Baby receives liver stem cell treatment in world-first clinical trial

In a new clinical trial, a six-day-old baby in Japan has received the world’s first successful transplant of new liver cells derived from embryonic stem cells. The “bridge treatment” kept the infant healthy until old enough to receive a liver transplant, demonstrating a breakthrough for treating certain life-threatening conditions.

The baby suffered from urea cycle disorder, a relatively rare genetic condition where the liver is missing an enzyme crucial for breaking nitrogen down into urea, which can then be expelled in urine. Without it, ammonia builds up in the bloodstream, with potentially deadly results.

Normally a liver transplant is required, but this can’t be done until between three and five months of age. And, unfortunately, by then it may be too late.

A diagram demonstrating the procedure in the new clinical trial
A diagram demonstrating the procedure in the new clinical trial


So in the new clinical trial, scientists at Japan’s National Center for Child Health and Development (NCCHD) conducted a transplant of liver cells called hepatocytes. A stable supply of these cells is usually hard to come by, but in this case the team grew them from embryonic stem cells.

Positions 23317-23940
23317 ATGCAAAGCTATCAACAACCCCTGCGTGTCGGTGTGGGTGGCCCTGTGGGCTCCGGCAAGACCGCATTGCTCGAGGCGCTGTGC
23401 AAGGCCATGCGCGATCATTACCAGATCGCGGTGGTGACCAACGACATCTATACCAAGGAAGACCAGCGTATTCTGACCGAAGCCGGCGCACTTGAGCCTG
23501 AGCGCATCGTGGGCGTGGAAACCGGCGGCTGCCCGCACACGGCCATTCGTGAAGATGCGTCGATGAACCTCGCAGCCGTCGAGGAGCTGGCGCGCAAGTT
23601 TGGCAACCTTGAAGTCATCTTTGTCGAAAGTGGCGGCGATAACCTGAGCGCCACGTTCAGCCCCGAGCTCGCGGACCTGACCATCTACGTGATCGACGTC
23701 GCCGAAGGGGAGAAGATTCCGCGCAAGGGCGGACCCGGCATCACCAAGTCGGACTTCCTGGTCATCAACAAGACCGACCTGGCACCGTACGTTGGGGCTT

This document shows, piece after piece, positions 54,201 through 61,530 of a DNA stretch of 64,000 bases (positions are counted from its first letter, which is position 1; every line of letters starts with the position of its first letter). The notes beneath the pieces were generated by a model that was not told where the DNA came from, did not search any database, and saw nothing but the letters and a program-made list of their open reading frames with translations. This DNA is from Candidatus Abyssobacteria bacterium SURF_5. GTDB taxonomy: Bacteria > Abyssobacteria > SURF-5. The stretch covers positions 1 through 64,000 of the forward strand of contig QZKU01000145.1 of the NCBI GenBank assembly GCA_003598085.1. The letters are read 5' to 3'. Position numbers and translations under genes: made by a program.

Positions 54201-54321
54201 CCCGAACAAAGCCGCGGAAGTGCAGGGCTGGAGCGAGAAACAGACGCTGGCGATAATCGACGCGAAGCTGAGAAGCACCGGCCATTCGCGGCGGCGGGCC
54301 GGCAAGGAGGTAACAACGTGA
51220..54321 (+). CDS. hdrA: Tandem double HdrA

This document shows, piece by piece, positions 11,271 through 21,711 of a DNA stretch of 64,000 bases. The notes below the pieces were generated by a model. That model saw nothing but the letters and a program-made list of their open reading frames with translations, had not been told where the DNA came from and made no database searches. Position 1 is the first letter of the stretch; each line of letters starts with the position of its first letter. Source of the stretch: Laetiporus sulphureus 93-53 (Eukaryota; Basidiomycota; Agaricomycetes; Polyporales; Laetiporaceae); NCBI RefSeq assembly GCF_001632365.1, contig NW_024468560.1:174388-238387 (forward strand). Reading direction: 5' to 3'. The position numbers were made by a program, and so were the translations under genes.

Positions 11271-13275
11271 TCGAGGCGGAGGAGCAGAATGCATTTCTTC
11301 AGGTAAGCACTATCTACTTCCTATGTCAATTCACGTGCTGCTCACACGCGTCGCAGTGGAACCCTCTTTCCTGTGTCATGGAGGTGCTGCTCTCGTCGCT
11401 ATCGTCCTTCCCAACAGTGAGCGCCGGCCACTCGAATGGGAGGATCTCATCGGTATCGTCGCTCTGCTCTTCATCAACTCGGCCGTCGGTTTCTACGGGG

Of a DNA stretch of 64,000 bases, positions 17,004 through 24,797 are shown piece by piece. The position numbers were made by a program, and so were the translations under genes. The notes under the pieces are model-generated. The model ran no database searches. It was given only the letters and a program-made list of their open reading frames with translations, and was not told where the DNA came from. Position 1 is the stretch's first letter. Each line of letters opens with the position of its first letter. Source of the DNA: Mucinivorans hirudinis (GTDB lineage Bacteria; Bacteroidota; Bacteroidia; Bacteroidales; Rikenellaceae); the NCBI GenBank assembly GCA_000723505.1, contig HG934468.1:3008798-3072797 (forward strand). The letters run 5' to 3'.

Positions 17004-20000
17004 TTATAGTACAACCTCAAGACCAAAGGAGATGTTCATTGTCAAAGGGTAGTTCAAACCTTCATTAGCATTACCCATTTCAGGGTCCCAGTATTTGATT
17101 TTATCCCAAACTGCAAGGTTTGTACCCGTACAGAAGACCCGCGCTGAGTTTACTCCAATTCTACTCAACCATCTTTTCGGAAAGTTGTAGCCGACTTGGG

The hepatocytes were then injected into the blood vessels in the patient’s liver. Afterwards, there was no increase in their blood ammonia concentration, and when the time came the team was able to successfully administer a whole liver transplantation. The researchers report that no complications arose.

This marks several firsts. It’s the first clinical trial in the world to treat a liver disease using transplanted hepatocytes, and it’s the first time that embryonic stem cells have been used in humans in Japan. The researchers say that they were able to verify the safety and efficacy of the technique in humans.

The team says that this kind of “bridge treatment” could help keep other affected newborns healthy long enough to undergo liver transplantation.

Source: NCCHD

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